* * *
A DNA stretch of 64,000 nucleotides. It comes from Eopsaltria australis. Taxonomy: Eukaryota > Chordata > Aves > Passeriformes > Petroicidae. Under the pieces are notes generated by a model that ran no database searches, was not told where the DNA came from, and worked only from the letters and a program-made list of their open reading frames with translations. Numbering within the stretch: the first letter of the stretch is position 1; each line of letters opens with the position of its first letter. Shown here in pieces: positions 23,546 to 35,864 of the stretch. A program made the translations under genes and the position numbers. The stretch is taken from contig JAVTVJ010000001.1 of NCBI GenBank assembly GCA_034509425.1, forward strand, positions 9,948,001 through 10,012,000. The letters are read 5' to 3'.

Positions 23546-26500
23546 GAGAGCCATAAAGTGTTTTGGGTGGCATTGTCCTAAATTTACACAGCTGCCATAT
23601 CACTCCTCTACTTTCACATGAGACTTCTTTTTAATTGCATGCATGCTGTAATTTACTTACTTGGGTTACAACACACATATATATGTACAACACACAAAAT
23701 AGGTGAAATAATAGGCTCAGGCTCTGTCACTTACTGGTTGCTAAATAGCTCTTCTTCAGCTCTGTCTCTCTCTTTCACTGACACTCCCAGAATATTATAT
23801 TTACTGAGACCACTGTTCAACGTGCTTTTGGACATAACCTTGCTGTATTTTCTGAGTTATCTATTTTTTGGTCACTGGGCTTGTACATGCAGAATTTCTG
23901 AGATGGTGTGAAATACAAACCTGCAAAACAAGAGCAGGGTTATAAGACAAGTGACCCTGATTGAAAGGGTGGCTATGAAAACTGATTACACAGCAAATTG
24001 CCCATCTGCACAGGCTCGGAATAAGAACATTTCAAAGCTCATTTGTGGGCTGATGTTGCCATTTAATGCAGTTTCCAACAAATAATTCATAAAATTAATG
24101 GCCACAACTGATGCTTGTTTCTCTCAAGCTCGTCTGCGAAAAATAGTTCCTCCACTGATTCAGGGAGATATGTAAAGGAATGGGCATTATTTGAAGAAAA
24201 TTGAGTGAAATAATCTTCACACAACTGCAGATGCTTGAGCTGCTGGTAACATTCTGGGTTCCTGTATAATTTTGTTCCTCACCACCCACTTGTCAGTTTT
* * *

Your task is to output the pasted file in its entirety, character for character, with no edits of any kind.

A DNA stretch of 64,000 nucleotides. It comes from Eopsaltria australis. Taxonomy: Eukaryota > Chordata > Aves > Passeriformes > Petroicidae. Under the pieces are notes generated by a model that ran no database searches, was not told where the DNA came from, and worked only from the letters and a program-made list of their open reading frames with translations. Numbering within the stretch: the first letter of the stretch is position 1; each line of letters opens with the position of its first letter. Shown here in pieces: positions 23,546 to 35,864 of the stretch. A program made the translations under genes and the position numbers. The stretch is taken from contig JAVTVJ010000001.1 of NCBI GenBank assembly GCA_034509425.1, forward strand, positions 9,948,001 through 10,012,000. The letters are read 5' to 3'.

Positions 23546-26500
23546 GAGAGCCATAAAGTGTTTTGGGTGGCATTGTCCTAAATTTACACAGCTGCCATAT
23601 CACTCCTCTACTTTCACATGAGACTTCTTTTTAATTGCATGCATGCTGTAATTTACTTACTTGGGTTACAACACACATATATATGTACAACACACAAAAT
23701 AGGTGAAATAATAGGCTCAGGCTCTGTCACTTACTGGTTGCTAAATAGCTCTTCTTCAGCTCTGTCTCTCTCTTTCACTGACACTCCCAGAATATTATAT
23801 TTACTGAGACCACTGTTCAACGTGCTTTTGGACATAACCTTGCTGTATTTTCTGAGTTATCTATTTTTTGGTCACTGGGCTTGTACATGCAGAATTTCTG
23901 AGATGGTGTGAAATACAAACCTGCAAAACAAGAGCAGGGTTATAAGACAAGTGACCCTGATTGAAAGGGTGGCTATGAAAACTGATTACACAGCAAATTG
24001 CCCATCTGCACAGGCTCGGAATAAGAACATTTCAAAGCTCATTTGTGGGCTGATGTTGCCATTTAATGCAGTTTCCAACAAATAATTCATAAAATTAATG
24101 GCCACAACTGATGCTTGTTTCTCTCAAGCTCGTCTGCGAAAAATAGTTCCTCCACTGATTCAGGGAGATATGTAAAGGAATGGGCATTATTTGAAGAAAA
24201 TTGAGTGAAATAATCTTCACACAACTGCAGATGCTTGAGCTGCTGGTAACATTCTGGGTTCCTGTATAATTTTGTTCCTCACCACCCACTTGTCAGTTTT